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by Andrew Flake

A just-issued Georgia Court of Appeals opinion underscores a message the state’s appellate courts have been sending for some time: Arbitration awards are not subject to automatic appeal. They are supposed to be, and are presumed to be, final. Despite this clear guidance, which is the same consistent one that federal courts applying the FAA have been delivering for many years, unsuccessful parties to arbitration have been going to trial courts arguing that one or more of the very narrow exceptions to arbitral finality apply, dressing up an ordinary legal appeal with the exception language, frequently in pretty unconvincing fashion. And even where a trial court agrees, and vacates an award on those grounds, the decision is often reversed.

So the late June opinion in Wells v. Wells-Wilson repeats this message of finality, and for those who didn’t receive it, picks up a fork, bangs on the wine glass, and exclaims to everyone at the table: “No, really, we meant it the first time…” It is a lengthy opinion, but I’ve pulled out some of what strikes me as most important and summarized it here.

Manifest Disregard of the law.” The statutory framework for arbitration has fail-safes built in for true problems with the process — whether arbitrator bias or impartiality; an issue decided that was not in the case, or an issue in the case that should have been, but was not, decided — but substantive legal challenges, or disagreements with the arbitrator’s view of the facts, or concerns with her application of legal principles, are just not an appropriate basis for challenge.

Part of this problem is that Georgia’s arbitration act, unlike many jurisdictions, includes a specific exception for “manifest disregard of the law.” If we were reading that language for the first time, without considering the policy of finality and litigation-avoidance behind litigation, it might sound inviting, suggesting the potential to re-argue arbitrated issues before a court considering whether to confirm. But in reality, since the exception moves precisely in the opposite direction as years of court precedent and the policies behind arbitration, it is an already small door, one that judicial decisions continue to brick up and restrict.

That was part of the dynamic in Wells. The underlying dispute, among feuding family members (for simplicity, let’s say Ms. Wells-Wilson, who largely prevailed, and the other “Wells Parties,” who largely lost) concerned voting rights and other governance issues in a family-owned partnership with corporate members. The arbitrator had issued a number of non-final, “interim awards,” prior to the final award, and the trial court, while disagreeing only with aspects limited to attorney’s fees, vacated the entire award and ordered a rehearing.

The Court of Appeals has no patience with the contract arguments in the case, and spends a good amount of time, likely because it is speaking emphatically to the wider audience of arbitration practitioners, addressing manifest disregard: It is an “extremely difficult” showing to make. It requires “clear evidence,” in a “concrete” form in the record, not just that the arbitrator got it wrong and misapplied the law, but of “the arbitrator’s intent to purposefully disregard the law.”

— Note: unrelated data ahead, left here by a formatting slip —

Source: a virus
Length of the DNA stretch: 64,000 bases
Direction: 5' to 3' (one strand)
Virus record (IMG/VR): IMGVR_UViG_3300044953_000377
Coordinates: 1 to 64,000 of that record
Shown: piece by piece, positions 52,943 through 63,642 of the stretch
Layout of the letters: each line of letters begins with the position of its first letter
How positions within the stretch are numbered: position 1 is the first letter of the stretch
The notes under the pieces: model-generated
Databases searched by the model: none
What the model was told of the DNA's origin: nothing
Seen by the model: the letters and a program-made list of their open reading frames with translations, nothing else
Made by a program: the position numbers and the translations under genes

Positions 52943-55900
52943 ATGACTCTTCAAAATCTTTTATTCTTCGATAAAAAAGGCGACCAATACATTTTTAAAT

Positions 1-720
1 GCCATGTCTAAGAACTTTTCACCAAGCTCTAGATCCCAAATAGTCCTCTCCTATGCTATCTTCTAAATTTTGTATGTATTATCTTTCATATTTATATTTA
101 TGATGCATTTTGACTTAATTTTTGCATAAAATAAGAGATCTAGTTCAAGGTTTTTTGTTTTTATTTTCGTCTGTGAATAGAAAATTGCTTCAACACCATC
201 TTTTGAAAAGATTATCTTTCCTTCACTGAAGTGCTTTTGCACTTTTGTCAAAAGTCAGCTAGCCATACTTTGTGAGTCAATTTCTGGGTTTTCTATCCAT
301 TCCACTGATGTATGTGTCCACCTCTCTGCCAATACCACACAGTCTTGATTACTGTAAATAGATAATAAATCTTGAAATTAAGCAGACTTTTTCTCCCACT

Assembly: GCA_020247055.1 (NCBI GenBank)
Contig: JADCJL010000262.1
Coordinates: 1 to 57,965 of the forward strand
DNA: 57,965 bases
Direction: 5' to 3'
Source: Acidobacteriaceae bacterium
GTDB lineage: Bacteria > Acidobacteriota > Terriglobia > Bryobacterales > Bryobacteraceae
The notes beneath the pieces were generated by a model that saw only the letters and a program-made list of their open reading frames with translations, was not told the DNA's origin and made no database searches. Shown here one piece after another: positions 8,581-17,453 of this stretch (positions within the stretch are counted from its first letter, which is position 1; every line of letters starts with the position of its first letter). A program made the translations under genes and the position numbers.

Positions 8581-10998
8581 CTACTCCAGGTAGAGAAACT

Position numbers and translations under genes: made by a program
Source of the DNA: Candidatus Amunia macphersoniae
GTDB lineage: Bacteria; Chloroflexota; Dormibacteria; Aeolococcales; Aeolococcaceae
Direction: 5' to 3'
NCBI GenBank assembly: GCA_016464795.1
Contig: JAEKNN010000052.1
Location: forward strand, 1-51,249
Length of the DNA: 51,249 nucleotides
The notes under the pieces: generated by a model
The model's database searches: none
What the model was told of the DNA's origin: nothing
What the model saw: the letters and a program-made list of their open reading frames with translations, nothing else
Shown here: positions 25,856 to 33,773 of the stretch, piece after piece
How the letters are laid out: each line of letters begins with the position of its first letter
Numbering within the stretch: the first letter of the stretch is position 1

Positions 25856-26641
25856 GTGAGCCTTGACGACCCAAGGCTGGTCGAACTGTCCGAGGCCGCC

Beyond this discussion, though, there are some important issues concerning arbitration procedure and finality that the Court of Appeals also takes up, issues it has not previously addressed in detail.

Standard of review for vacatur decisions: Previously, confirmation orders by trial court have been reviewed for clear error; no prior decision had addressed the standard of review for trial court vacatur. Looking to Eleventh Circuit treatment of the question, the Court of Appeals adopts a de novo review standard for legal questions, and a clear error standard for questions of law. This more liberal review makes sense, given the presumption of finality, permitting a closer look at those trial court opinions rejecting, as opposed to adopting, the arbitrator’s award.

Successive awards. As noted, the arbitrator in Wells issued a series of interim or partial awards, leading up to a final award. It appears that, as is quite common, he contemplated an initial decision on the merits and entitlement to attorney’s fees, followed by a final award that would consider evidence and resolve disputes, if any, as to amount. As it turned out, he also issued a series of interim awards providing for injunctive relief to enforce his decisions on the contract issues.

What actually happened was that, after the final hearing concluded, the AAA, as the administering organization, issued a letter closing the hearing. As a matter of AAA’s commercial rules, that would normally start a 30-day clock running for a final award. But consistent with his announced intent, close to 30-days later, the arbitrator issued an interim award that “deferred” ruling on issues of injunctive relief and attorney’s fees, and then issued some clarification of his order, along with, ultimately, subsequent awards on injunctive relief and on attorney’s fees. The key to much of what followed is that the arbitrator made clear, in prior rulings, that he intended to reserve jurisdiction over certain issues.